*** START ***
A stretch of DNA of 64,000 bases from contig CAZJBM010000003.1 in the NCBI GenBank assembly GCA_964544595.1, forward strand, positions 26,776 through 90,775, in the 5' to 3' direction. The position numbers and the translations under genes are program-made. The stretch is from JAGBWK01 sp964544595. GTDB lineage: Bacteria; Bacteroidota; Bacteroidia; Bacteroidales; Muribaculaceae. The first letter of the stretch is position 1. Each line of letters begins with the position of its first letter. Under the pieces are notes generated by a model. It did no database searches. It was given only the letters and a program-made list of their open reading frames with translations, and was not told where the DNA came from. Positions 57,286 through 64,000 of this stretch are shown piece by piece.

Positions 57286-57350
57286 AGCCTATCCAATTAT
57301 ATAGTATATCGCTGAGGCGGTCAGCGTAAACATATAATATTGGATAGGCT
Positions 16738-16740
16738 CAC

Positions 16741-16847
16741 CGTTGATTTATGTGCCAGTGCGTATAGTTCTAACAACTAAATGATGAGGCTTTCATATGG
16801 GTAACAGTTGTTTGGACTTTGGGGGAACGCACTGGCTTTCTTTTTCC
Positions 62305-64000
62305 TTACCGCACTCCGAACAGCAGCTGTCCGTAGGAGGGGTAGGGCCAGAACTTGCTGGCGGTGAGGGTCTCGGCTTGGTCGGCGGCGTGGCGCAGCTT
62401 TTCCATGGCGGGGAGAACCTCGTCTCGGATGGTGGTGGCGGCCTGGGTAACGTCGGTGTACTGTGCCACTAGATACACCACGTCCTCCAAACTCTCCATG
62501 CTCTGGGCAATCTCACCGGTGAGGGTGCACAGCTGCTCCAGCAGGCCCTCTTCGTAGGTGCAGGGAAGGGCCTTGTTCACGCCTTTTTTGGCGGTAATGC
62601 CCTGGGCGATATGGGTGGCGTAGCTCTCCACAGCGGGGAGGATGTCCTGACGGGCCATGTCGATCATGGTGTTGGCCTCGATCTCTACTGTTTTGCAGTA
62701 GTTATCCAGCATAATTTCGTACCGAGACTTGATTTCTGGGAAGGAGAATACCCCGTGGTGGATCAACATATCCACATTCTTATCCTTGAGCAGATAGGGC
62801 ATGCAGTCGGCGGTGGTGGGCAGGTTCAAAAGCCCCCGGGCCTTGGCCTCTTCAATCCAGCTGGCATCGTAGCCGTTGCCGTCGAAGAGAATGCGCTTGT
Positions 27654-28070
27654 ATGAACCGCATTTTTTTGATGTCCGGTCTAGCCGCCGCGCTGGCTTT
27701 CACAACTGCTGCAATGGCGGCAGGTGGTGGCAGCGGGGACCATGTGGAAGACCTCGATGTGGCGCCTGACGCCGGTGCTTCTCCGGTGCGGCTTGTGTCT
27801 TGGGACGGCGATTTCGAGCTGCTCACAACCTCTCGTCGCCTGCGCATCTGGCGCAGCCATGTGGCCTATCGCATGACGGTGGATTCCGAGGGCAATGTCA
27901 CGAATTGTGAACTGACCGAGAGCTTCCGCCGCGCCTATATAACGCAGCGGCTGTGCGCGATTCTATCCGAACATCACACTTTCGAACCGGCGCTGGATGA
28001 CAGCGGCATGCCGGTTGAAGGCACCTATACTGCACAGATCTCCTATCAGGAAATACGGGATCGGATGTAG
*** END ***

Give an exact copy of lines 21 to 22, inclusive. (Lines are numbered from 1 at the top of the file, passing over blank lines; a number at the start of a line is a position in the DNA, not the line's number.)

27901 CGAATTGTGAACTGACCGAGAGCTTCCGCCGCGCCTATATAACGCAGCGGCTGTGCGCGATTCTATCCGAACATCACACTTTCGAACCGGCGCTGGATGA
28001 CAGCGGCATGCCGGTTGAAGGCACCTATACTGCACAGATCTCCTATCAGGAAATACGGGATCGGATGTAG